By-products could add more value
THE Scottish salmon farming industry could make better use of by-products, adding 5.5 per cent value to the sector, researchers have found.
Though generally well utilised, total by-product value output could be improved by 803 per cent (£23.7 million), based on 2015 figures, according to a recent study.
Led by Julien Stevens, re- searchers from the University of Stirling’s Institute of Aquaculture and University of Massachusetts, Boston, have published research funded by IFFO, the Marine Ingredients Organisation.
The research investigated how value could be added to aquaculture through better utilisation of by-products, by maximising edible yields and better separation at the processing stage, looking at the Scottish salmon farming industry as a case study.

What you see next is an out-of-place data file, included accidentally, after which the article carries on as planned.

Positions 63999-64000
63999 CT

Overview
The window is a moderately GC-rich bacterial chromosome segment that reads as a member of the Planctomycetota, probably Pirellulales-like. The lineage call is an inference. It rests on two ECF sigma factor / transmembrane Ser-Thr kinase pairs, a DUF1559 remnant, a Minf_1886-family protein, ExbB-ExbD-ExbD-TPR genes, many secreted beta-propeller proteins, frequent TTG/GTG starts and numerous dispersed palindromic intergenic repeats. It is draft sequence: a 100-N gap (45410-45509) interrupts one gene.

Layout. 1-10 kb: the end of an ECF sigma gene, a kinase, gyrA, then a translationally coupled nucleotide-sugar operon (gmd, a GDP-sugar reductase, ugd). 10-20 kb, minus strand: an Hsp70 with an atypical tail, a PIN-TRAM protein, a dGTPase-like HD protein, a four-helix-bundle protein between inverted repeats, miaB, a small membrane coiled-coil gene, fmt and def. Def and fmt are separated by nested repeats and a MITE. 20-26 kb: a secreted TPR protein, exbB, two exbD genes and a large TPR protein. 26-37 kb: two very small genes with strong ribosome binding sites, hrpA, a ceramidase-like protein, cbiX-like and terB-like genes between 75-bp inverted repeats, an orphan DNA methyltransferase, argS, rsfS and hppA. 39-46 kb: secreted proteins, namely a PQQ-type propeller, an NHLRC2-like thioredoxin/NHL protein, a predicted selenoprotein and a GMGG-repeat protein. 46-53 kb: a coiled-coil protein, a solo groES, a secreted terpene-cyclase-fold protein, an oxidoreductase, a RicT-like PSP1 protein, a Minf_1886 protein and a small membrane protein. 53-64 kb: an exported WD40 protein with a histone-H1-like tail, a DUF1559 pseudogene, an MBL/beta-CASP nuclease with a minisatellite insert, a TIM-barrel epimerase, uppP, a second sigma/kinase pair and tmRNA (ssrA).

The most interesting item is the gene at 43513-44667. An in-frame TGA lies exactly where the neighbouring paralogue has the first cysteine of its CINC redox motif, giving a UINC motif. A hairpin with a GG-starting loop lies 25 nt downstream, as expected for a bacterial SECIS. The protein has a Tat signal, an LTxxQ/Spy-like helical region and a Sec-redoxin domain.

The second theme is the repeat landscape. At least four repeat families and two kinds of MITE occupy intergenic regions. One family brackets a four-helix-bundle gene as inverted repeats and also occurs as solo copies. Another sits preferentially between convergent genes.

By exploiting all high value by-product types (heads, frames, trimmings and belly flaps) for existing domestic and export food markets, the authors demonstrated the potential to add 5.5 per cent value to the salmon industry.
Directing 77 per cent of the annual whole fish production towards human consumption results in 132,171 tonnes of food.
The remaining by-products can then be utilised in the production of fishmeal and fish oil, and subsequently used in aquafeed for farm raised marine species.